George and I served as ward missionaries in Cedar City about five years ago. We were assigned to visit an apartment complex with a transient population each week to check if new arrivals were members and to invite non-members to church. We were not expected to teach—our bishop was no fool.
We called ourselves the ward locaters. It was probably the only ward calling we would have accepted at that time and we enjoyed it. We met nice people, told themwhere to find their own churches, and provided other community information. One day we met a couple of unmarried 18-year-olds. They froze when we asked if they were Church members–probably wondering if their parents had tracked them down. We tactfully left without suggesting having their Church records sent.
The only down side to this calling was attending ward missionary meetings where everyone was pressured to find somebody— anybody—for the fulltime missionaries to teach. The idea that nonmember neighbors might be perfectly happy without being Mormons was beyond the ken of devout committee members.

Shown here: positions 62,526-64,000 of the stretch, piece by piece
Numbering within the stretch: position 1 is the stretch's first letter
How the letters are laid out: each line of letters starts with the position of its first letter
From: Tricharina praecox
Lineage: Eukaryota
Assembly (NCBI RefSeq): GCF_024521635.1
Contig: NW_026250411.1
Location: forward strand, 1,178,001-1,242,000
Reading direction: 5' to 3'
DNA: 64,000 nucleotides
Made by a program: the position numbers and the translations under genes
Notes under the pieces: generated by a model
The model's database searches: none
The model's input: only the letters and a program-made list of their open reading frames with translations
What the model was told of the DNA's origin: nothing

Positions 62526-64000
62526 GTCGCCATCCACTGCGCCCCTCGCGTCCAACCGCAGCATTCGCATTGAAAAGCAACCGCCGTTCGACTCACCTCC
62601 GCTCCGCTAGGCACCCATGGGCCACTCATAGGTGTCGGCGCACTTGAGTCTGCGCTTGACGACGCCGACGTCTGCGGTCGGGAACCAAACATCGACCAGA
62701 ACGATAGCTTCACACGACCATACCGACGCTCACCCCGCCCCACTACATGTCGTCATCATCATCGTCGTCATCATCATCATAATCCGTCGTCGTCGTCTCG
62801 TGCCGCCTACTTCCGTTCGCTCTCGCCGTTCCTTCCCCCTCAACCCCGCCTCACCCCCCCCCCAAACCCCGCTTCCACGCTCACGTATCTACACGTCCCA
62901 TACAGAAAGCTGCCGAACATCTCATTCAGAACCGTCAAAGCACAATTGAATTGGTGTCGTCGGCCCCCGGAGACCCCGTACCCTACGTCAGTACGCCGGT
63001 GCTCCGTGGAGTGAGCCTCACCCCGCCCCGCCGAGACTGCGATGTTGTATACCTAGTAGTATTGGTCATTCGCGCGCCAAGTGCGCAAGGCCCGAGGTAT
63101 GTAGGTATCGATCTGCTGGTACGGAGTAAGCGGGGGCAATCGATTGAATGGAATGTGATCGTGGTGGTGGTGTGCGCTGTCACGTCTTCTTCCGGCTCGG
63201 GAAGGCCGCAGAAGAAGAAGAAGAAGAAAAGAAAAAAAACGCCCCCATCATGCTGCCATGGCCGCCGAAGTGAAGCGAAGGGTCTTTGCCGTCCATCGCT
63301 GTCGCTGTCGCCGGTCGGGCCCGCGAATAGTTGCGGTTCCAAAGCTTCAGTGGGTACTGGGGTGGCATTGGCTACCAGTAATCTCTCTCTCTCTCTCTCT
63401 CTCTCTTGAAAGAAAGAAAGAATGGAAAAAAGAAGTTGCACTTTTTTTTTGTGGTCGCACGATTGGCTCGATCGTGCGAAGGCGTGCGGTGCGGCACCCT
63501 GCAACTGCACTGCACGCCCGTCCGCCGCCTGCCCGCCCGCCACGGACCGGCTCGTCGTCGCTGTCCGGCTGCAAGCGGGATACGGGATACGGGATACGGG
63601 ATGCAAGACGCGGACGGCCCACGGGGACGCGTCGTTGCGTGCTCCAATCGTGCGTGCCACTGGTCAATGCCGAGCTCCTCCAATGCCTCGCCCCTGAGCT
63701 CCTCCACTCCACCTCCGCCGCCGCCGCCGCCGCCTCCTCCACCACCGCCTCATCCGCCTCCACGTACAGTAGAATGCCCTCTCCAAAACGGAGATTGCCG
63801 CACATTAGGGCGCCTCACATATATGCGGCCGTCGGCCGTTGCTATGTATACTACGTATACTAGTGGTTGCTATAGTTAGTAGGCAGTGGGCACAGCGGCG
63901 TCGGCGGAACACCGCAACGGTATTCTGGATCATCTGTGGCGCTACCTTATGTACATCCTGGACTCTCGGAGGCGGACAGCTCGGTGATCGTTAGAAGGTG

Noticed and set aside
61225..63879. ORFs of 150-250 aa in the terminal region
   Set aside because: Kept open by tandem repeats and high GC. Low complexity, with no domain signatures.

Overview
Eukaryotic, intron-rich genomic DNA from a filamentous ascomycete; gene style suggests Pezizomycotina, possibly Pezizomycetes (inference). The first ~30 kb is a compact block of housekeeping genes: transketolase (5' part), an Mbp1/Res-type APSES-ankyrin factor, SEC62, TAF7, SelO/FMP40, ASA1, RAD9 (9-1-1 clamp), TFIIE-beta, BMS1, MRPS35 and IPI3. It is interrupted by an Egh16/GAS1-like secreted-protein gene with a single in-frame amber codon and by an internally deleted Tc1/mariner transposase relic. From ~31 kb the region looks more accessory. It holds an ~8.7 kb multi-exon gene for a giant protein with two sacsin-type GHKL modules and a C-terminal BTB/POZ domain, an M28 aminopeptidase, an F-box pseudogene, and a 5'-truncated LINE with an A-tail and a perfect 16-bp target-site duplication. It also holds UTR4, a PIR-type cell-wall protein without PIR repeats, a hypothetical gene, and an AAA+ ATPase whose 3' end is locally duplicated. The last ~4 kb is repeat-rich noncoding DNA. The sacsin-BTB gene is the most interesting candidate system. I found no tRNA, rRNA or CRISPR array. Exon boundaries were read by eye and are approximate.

One family was continually mentioned—an inactive single dad with a teenage son. The unbaptized boy was about 14, a good student, involved with sports and school activities. He had friends outside the Church. But every month, our committee lamented the fact that this boy was not a Boy Scout attending Mormon services and preparing for a mission. How could we help this father see the need his happy, well-adjusted son had to be part of our group?
We finally asked for a release from our calling because we couldn’t handle the committee meetings. The members were nice people, but their focus on finding investigators to teach seemed self-serving—a way to magnify their ward standing rather than to benefit others.